HP OpenVMS Systems Documentation
OpenVMS VAX RTL Mathematics (MTH$) Manual
Order Number: AA--PVXJD--TE
This manual documents the mathematics routines contained in the MTH$ facility of the OpenVMS Run-Time Library.
Revision/Update Information: This manual supersedes the OpenVMS VAX RTL Mathematics (MTH$) Manual, Version 7.1.
Software Version: OpenVMS VAX Version 7.3
Compaq Computer Corporation
© 2001 Compaq Computer Corporation
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This manual provides users of the Compaq OpenVMS operating system with detailed usage and reference information on mathematics routines supplied in the MTH$ facility of the Run-Time Library.
Run-Time Library routines can be used only in programs written in languages that produce native code for the VAX hardware. At present, these languages include VAX MACRO and the following compiled high-level languages:
Interpreted languages that can also access Run-Time Library routines include VAX DSM and Compaq Datatrieve.
This manual is intended for system and application programmers who write programs that call MTH$ Run-Time Library routines.
This manual contains two tutorial chapters, two reference sections, and two appendixes:
The Run-Time Library routines are documented in a series of reference manuals. A description of how the Run-Time Library routines are accessed and of how OpenVMS features and functionality are available through calls to the MTH$ Run-Time Library appears in OpenVMS Programming Concepts Manual. Descriptions of the other RTL facilities and their corresponding routines are presented in the following books:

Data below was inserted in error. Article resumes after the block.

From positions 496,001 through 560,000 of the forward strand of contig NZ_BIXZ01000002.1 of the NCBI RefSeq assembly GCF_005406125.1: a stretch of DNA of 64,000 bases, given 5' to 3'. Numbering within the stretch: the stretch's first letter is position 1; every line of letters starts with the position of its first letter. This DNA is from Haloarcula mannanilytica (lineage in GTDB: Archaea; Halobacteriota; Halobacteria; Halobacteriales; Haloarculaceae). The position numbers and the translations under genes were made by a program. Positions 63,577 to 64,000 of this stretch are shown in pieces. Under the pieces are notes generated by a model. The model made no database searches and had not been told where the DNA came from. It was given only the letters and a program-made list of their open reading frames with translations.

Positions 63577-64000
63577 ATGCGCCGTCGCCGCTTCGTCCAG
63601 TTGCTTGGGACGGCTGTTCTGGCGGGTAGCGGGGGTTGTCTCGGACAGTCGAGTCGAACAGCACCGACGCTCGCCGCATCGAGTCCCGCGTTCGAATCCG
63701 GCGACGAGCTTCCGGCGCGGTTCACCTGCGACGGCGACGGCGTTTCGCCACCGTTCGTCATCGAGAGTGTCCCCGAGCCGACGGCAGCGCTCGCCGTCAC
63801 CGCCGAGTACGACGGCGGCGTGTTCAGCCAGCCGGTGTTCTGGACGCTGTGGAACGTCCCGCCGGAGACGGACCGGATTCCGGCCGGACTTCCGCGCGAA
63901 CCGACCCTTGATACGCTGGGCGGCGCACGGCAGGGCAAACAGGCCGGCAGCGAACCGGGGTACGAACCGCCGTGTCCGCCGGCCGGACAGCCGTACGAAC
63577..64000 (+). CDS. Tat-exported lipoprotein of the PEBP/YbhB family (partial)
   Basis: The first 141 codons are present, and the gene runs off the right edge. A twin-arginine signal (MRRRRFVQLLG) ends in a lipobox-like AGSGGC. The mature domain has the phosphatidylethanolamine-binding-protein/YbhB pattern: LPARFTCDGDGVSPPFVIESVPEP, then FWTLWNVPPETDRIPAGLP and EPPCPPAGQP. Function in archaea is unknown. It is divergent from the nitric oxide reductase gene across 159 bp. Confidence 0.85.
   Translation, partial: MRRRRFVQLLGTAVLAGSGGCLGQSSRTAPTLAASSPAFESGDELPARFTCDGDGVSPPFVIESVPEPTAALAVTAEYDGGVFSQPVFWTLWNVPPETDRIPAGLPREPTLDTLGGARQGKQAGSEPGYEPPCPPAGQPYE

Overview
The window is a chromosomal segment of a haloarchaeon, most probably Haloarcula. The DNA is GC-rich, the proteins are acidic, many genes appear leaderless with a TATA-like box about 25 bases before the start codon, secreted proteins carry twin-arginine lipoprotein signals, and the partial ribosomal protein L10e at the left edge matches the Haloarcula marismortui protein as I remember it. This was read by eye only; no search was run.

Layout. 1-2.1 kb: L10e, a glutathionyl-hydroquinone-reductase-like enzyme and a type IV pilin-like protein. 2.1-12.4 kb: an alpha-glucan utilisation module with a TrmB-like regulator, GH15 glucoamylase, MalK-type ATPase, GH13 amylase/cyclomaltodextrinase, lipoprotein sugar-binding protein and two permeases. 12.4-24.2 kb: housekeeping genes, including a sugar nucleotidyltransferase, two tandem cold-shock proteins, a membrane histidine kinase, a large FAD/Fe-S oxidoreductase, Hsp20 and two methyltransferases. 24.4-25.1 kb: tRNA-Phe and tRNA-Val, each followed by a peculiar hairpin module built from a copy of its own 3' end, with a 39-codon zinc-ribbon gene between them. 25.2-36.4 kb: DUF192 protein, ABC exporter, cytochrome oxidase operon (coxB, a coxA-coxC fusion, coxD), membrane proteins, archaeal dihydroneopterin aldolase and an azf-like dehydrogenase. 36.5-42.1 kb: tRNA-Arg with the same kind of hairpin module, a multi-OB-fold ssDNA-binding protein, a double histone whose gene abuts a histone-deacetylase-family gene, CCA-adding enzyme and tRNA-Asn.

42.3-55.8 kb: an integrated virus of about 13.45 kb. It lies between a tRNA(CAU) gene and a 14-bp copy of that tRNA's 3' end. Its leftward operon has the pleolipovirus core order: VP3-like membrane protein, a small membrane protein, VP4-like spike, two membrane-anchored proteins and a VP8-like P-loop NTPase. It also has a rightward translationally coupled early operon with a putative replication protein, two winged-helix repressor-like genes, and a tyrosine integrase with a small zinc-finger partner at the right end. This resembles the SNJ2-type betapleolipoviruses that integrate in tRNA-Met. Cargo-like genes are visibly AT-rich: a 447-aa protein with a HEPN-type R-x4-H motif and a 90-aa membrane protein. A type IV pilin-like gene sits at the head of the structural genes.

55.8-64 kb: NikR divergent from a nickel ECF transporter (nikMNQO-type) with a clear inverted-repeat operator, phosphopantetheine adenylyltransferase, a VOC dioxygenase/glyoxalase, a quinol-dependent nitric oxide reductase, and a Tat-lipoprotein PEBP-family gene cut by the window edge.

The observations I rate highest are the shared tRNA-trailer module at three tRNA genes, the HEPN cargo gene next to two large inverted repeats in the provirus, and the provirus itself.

Application programmers using any language can refer to the Guide to Creating OpenVMS Modular Procedures for writing modular and reentrant code.
High-level language programmers will find additional information on calling Run-Time Library routines in their language reference manuals. Additional information may also be found in the language user's guide provided with your OpenVMS language software.
For a complete list and description of the manuals in the OpenVMS documentation set, see the OpenVMS Version 7.3 New Features and Documentation Overview.
For additional information about Compaq OpenVMS products and services, access the Compaq website at the following location: